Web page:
Homeless Hotel

Homeless Hotel (Photo credit: quinet)

I found a program online that works with homeless men to give housing and support increasing their abilities to live independently. The Way Home President J.P. Richardson responded to an email I sent asking for some insight into the organization’s success. The following are excerpts from  his reply.This is an interesting look at one solution that is helping to end homelessness for some people.

 From: J.P. Richardson
Sent: Monday, March 18, 2013 8:00 PM
To: Donna Reeves
Subject: The Way Home

I am excited to share with you about the effectiveness of the model which The Way Home has developed. I would like to begin by explaining a little about how we started and who our clientele includes. In early 2011 a group of concerned citizens, not for profit representatives, and County officials met to discuss the pending eviction of a local homeless encampment that housed about twenty individuals…

…That group eventually became The Way Home in August 2011 …individuals housed through the initiative drew a drastically lowered cost of housing and services as their reliance on hospitalization, jails, and rehab centers decreased dramatically. This was largely due to the apparent lift in self concept that resulted from the lack of rules surrounding the housing that was offered. The idea was simply to require that individuals pay their rent and cooperate with their roommates. It did not list sobriety as a requirement to secure housing…
…While every homeless individual has their own story and many have different reasons for ending up in the situation in which they find themselves, drugs and alcohol do play a significant roll..

..After much discussion, we created The Way Home Model. In our model, tenants are required first and foremost to pay their rent and to be cooperative roommates. The house is a clean house which means that there is no alcohol or drugs allowed on the property. Tenants are encouraged to seek sobriety but are allowed to consume alcohol off the property as long as it does not interfere with the good nature of the relationship of the individual with his house mates. Drugs are not permitted and random drug screenings are part of the program…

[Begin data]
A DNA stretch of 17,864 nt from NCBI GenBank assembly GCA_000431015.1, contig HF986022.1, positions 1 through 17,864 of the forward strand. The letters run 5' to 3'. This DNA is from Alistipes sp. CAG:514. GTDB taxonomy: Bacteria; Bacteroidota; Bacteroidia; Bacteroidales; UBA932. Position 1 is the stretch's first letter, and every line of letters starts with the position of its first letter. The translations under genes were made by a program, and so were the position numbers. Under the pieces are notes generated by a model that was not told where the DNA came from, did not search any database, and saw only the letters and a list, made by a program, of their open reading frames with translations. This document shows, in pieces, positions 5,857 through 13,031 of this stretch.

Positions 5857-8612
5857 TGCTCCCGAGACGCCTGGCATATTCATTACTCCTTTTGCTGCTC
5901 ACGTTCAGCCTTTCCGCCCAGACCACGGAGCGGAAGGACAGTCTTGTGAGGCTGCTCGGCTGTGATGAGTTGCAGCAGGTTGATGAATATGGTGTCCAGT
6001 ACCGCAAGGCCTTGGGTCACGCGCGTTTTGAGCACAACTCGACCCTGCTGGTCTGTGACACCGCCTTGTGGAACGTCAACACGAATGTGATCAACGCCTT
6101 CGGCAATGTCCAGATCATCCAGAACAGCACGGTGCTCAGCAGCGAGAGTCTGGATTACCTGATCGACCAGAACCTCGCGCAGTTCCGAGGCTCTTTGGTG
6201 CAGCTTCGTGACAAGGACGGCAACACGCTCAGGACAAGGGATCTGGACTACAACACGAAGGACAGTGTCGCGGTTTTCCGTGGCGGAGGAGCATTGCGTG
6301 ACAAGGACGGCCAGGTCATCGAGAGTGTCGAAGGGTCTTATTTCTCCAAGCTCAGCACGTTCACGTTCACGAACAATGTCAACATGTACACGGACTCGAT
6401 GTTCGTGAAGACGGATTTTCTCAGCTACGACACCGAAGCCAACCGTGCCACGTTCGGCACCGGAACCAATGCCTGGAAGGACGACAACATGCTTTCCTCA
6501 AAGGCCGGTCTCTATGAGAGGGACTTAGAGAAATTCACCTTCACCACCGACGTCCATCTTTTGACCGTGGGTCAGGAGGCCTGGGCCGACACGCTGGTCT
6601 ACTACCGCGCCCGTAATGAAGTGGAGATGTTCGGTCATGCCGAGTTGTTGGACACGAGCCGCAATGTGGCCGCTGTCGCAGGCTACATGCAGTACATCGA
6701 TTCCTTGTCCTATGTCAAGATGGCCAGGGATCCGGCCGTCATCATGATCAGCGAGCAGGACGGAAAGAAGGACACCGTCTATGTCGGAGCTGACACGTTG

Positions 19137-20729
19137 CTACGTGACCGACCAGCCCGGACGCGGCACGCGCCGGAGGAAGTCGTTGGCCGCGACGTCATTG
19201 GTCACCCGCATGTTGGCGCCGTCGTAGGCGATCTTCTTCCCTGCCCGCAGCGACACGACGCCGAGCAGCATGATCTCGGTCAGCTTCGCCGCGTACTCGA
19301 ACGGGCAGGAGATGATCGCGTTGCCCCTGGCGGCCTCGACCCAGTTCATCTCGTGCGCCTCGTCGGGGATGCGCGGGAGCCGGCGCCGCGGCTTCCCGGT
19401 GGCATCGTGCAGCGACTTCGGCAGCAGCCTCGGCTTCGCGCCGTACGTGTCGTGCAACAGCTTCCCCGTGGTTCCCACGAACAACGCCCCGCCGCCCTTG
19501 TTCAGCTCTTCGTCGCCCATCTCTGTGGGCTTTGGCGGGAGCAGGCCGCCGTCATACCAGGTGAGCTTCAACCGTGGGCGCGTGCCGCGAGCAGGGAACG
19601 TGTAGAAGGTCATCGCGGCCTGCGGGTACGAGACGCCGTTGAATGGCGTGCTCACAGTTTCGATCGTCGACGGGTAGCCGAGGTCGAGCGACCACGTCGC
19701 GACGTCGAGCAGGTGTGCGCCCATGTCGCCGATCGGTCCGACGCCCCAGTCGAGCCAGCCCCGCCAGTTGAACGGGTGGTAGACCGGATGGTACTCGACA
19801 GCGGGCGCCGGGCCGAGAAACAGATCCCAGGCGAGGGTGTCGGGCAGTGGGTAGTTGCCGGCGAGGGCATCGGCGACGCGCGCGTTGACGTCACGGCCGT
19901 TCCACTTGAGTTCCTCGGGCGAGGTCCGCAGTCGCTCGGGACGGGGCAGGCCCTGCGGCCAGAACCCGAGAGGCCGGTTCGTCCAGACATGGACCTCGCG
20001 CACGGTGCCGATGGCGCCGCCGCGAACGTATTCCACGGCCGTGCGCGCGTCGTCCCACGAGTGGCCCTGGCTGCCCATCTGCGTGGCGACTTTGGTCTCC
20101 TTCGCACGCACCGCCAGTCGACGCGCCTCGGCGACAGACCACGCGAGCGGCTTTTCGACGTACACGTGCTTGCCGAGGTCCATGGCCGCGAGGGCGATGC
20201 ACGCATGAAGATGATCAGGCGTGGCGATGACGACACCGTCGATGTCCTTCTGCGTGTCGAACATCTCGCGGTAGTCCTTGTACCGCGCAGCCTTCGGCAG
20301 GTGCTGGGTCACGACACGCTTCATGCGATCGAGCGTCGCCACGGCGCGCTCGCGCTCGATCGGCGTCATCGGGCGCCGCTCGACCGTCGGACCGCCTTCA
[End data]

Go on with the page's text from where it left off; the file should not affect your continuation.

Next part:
…We opened our first home in June 2012 with five residents of dramatically different backgrounds and ranging from 29 years old to 62 years old. After one month the men were adapting to community living within the scope of their new neighborhood at different rates. One individual got drunk one night, assaulted his roommate, and fled from the house. When we located him several days later we served him with an official letter from The Way Home banning him from the property and removing him from the program. It also gave him some contact information for alcohol abuse counseling services which he chose not to call. Several weeks later he was arrested and incarcerated. The other four individuals continued to adapt well to their new surroundings. After two months, we located a fifth man to join the home, and he quickly adapted to his surroundings and his house mates…

…In September, after 90 days had been completed, it was clear that the men were showing obvious signs of change. The did not act or talk like they had when they first moved into the home. Their alcohol use was decreasing and they began taking pride in the appearance of the property. When 2012 drew to a close, all five men had shown dramatic improvement in their personal self concepts. Most had found jobs, all were getting along with each other quite well, two men were able to renew their drivers licenses, and they had all began setting goals for their futures — both short and long term.
Today all five men remain in the program while two are considering moving on and securing their own rental properties. One man is shopping for a van so that he can open an antiques dealing business which is what he had done before becoming homeless. Self esteem is a powerful factor which plays a major role in most abusive situations. When fostered and sheltered intentionally, self esteem has the power to heal and renew not just destroy lives.
Now 9 months into the program, I am amazed daily at the change in the lives of the men we house. While group therapy and life skills play a vital role in changing lives for the better, it has become quite clear to me that nothing we do can overshadow the importance of a healthy self concept. Our words and our rules and program all tell our tenants that they are worthy of a good life and that there is value in their individual lives. This is the message of love that Jesus came to teach. This is the mission that was handed down to the Church by the Apostles. We all once filthy rags until Jesus washed us white as snow. God’s love can conquer the most corrupt and wounded hearts, and in my experience He completes this through drastic changes in self concept made possible only by His touch.
I hope that this has helped in your research…

In Christian Service,

James Richardson
The Way Home


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